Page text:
28 April 2017   East River of the River Profiles, Featured | Tags: , , , , , ,

The DC Bar Foundation recently announced the 2017 recipients of the Access to Justice Grants Program, which awards grants to DC-based organizations that provide free legal help to low-income DC residents. This year, over $4.5 million was awarded to more…

Beth Harrison and the Future of Legal Aid

19 January 2017   East River of the River Profiles, Featured | Tags: , ,

By Craig Welkener As DC’s affordable housing crisis deepens, Beth Harrison and other advocates have created an innovative program for people on the brink of eviction, pushing the boundaries of what has been possible in legal aid. By identifying at-risk…

Jobseeker Clinics East of the River

12 January 2017   East River of the River Profiles, Featured | Tags: , ,

By Caroline Fleming

This January, Neighborhood Legal Services Program is partnering with DC Public Library to launch Unlocking Employment, a new series of free, community-based legal clinics. The clinics, which will be staffed by dedicated NLSP personnel, are supported by a grant from the LSC Pro Bono Innovation Fund; the grant will enable half-day pro bono legal clinics several times a month at two library branches: Bellevue/William O. Lockridge in Ward 8, and Benning/Dorothy I. Height Library in Ward 7. Volunteer lawyers will help low-income job-seekers address barriers to employment, including background checks, driver’s-license revocation, and discrimination.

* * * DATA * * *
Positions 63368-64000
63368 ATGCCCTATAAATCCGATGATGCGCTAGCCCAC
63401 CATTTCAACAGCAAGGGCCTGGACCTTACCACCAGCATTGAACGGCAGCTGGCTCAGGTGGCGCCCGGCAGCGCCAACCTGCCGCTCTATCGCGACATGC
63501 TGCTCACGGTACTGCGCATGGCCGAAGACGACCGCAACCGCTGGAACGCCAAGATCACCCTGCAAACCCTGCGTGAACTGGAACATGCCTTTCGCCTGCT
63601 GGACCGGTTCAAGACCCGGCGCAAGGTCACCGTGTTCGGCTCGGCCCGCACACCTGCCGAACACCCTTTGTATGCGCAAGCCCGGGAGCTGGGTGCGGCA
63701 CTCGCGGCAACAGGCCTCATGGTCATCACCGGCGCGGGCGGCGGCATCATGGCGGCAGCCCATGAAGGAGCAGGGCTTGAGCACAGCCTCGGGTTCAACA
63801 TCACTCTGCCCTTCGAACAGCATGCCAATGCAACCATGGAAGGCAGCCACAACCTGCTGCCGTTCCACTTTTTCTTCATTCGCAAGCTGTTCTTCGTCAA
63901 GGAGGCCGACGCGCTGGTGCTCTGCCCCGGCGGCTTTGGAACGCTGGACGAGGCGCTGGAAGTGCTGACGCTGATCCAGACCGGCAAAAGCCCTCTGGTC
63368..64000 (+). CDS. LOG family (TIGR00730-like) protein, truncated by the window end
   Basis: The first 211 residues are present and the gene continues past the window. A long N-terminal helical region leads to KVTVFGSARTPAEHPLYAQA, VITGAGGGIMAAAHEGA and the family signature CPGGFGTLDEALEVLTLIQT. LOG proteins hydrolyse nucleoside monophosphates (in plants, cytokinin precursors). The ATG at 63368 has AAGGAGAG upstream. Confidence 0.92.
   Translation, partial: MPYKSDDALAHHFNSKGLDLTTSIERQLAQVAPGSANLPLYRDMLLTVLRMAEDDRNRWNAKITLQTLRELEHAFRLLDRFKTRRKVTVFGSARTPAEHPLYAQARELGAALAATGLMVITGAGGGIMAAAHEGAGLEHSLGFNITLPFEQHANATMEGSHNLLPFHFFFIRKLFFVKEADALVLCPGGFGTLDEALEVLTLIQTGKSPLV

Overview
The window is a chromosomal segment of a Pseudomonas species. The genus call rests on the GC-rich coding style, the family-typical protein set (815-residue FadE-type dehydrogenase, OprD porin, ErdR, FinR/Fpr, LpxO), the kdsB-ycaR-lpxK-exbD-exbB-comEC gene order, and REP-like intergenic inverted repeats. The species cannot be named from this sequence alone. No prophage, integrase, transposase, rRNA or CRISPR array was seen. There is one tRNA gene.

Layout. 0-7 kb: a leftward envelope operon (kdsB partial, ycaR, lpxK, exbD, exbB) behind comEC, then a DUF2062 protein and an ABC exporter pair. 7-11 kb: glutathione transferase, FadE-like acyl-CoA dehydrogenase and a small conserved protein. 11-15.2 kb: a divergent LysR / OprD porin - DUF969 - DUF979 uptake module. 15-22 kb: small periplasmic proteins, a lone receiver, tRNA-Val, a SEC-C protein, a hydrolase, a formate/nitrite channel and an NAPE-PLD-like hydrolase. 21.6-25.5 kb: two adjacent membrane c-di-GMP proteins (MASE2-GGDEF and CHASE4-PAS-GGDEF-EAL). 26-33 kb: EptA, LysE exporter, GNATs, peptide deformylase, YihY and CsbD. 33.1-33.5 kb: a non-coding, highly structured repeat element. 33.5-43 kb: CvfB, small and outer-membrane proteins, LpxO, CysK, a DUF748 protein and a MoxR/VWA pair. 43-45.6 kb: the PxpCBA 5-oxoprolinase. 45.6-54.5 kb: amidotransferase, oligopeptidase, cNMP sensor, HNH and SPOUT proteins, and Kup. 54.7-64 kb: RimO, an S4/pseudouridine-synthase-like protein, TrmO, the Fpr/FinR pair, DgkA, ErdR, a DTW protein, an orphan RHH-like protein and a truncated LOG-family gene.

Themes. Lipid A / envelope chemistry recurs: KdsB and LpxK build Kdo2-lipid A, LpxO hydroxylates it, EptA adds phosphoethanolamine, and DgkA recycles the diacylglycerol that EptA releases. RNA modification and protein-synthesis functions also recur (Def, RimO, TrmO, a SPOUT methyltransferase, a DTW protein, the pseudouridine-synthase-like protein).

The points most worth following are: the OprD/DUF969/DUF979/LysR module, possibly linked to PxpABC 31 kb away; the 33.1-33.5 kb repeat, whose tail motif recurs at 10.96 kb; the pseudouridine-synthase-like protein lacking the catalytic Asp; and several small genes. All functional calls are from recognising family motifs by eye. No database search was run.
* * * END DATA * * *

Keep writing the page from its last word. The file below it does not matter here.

WMATA Proposes Cutting Service East of the River

18 October 2016   East River of the River Profiles, Featured | Tags: , ,

In an attempt to address ongoing budget difficulties, WMATA recently proposed several options, including service changes and fare increases to its rail and bus services. CityLab reports that both changes will disproportionately affect riders East of the River.

From Private Practice to Public Interest: Deborah Levine

01 September 2016   East River of the River Profiles, Featured | Tags: ,

By Miranda Hines

Deborah Levine has achieved the legal trifecta: She’s gone from private practice to the federal government to a public-interest organization. Now she’s bringing her skills east of the river. (More…)